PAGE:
“We’re not here just to sell you something and run away. We want to be a partnership. We want you to understand the growth aspect of additive. … It’s a passion of love. This is my community. Being able to support those exact manufacturers that built that equipment back in the day, it’s special and it’s neat to be here.”
Seven years working in retail taught Catherine Gellatly that she didn’t want to stay there long-term. But the Washington, D.C. native’s time with Lululemon, which offered employees leadership training programs and quizzes for self-reflection, also empowered and informed her decision to pursue user-experience design. A graduate degree followed and then the COVID-19 pandemic pushed her to scrap a move to New York City and instead join her partner in Springfield, where he had already taken a job, sooner than planned. She quickly came to savor what her new surroundings — and her career’s portability — afforded her: The outdoors on her doorstep, and a unique insight as a resident of rural America that most colleagues at her creative agency didn’t have.
“I needed a job that would allow me to learn continuously and regularly … an industry where I knew I’d be constantly learning was in a digital realm because stuff changes so quickly. I found UX, it was buzz-wordy, and that was the moment I took control of the career that I wanted and figured out what it was that I saw myself doing for the rest of my life.”
“Honestly, I can’t remember the last time I had free time. I was the type of person that packed everything in. Part of the reason I ended up in this career is because I was working three jobs to try and pay bills in the city and I just didn’t want to do that anymore. I didn’t know what it was like to be like, ‘Oh, I don’t have anything to do today, why don’t I just call a friend?’ … Part of that is living in a place where people aren’t hustling in the same way. Here we can just text people and be like, ‘Do you want to come over for dinner tonight?’”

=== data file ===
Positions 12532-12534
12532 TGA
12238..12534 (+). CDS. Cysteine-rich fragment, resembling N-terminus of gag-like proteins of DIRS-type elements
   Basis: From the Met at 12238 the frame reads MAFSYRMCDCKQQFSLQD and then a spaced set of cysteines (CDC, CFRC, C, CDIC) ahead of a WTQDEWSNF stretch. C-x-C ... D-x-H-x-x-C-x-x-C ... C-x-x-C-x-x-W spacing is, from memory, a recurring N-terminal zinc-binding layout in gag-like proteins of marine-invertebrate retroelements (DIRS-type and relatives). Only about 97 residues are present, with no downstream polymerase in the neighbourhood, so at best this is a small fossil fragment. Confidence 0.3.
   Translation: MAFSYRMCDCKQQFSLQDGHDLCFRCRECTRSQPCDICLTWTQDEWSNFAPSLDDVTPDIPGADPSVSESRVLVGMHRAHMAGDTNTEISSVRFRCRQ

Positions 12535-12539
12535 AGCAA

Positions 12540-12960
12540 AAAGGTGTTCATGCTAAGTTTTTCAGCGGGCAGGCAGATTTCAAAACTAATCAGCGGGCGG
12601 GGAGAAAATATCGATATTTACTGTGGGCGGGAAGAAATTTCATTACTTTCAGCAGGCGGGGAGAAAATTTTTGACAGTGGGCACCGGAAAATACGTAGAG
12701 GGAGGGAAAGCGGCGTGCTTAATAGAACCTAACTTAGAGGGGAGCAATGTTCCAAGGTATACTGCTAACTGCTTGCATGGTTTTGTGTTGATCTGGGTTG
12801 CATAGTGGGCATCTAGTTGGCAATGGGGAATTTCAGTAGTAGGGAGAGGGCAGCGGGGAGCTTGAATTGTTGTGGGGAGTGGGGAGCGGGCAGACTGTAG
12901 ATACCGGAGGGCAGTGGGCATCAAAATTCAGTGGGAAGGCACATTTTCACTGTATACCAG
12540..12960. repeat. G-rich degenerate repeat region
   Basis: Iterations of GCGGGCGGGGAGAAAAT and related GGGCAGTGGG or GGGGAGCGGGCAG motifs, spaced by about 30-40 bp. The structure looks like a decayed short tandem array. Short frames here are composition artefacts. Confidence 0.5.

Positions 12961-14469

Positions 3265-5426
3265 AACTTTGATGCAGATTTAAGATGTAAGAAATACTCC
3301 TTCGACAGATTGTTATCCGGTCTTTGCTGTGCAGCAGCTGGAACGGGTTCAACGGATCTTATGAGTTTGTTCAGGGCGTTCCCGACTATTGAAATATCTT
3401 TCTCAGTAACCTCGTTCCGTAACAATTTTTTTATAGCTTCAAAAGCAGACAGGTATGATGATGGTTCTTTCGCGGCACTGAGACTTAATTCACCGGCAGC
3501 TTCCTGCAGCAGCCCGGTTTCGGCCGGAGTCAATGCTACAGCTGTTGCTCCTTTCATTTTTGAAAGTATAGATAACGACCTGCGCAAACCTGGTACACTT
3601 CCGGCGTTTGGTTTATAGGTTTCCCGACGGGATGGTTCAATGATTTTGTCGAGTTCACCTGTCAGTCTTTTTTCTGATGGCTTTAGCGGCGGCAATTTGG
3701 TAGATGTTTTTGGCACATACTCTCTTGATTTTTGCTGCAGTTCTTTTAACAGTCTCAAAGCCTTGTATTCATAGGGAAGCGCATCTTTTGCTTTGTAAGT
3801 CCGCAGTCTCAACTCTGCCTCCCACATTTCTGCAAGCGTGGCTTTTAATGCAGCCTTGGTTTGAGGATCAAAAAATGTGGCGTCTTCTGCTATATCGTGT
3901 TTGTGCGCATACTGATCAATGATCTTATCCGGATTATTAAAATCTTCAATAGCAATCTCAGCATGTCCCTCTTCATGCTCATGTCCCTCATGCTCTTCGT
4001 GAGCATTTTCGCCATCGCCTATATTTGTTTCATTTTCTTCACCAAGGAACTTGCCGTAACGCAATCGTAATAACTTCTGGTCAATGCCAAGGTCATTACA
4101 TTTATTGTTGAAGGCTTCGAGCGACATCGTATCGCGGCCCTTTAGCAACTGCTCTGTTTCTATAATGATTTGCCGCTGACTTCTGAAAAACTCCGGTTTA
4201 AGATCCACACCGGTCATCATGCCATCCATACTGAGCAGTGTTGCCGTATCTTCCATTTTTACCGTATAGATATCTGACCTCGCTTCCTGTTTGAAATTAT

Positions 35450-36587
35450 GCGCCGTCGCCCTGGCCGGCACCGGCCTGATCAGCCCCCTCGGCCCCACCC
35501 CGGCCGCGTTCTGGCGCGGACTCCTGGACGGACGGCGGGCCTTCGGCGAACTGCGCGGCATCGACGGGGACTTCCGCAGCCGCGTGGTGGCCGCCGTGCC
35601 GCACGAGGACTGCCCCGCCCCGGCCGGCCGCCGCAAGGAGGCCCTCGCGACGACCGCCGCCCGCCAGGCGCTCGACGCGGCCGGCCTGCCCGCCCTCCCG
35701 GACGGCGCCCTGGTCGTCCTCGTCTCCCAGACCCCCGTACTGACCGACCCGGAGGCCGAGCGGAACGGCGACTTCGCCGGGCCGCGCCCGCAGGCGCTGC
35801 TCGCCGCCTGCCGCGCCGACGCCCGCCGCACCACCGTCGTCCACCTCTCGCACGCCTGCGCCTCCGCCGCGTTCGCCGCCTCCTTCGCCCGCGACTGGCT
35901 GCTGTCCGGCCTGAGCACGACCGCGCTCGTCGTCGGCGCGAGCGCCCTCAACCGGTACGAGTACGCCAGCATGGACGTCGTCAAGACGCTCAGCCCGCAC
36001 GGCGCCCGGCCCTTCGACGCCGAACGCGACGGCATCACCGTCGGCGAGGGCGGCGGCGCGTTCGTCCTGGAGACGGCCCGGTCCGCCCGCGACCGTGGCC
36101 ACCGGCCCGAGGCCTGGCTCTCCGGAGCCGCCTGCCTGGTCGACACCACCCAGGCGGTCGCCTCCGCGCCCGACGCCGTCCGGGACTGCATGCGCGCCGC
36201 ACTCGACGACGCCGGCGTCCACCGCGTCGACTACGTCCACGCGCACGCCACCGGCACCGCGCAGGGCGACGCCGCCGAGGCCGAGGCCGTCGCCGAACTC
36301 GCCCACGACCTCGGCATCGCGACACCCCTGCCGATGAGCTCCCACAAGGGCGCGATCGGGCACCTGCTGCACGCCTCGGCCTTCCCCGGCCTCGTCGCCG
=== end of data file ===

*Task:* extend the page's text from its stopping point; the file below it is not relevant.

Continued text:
“For three months we hiked Mount Ascutney every weekend. It was wonderful to see the seasons change and see it go from fall and leaves to packed with ice, needing to hike with crampons, and then back to mud again. Having that outdoor access so easy — and more extreme outdoor access than just sitting in a park — has been great.”
Before retiring as a colonel, Rick Johnson’s three decades as a Marine Corps officer took him from his native Vermont to points across the globe. Along the way, Johnson earned degrees from the Naval Academy and Vermont Law School, worked as an assistant attorney general in his home state, and moved across the U.S. from one station to another — but always intended to get back to the Upper Valley of Vermont and New Hampshire. When he finally did, in 2011, he met Bill Hudenko, the Dartmouth professor who created the suicide prevention platform now known as Voi. That endeavor struck a chord with Johnson, who in his capacity as the former chief of staff for the Marine Corps Reserve oversaw reporting of suicides and attempts within the ranks. And since 2013, they’ve been busy building the company into a startup poised to improve mental healthcare outcomes via technology.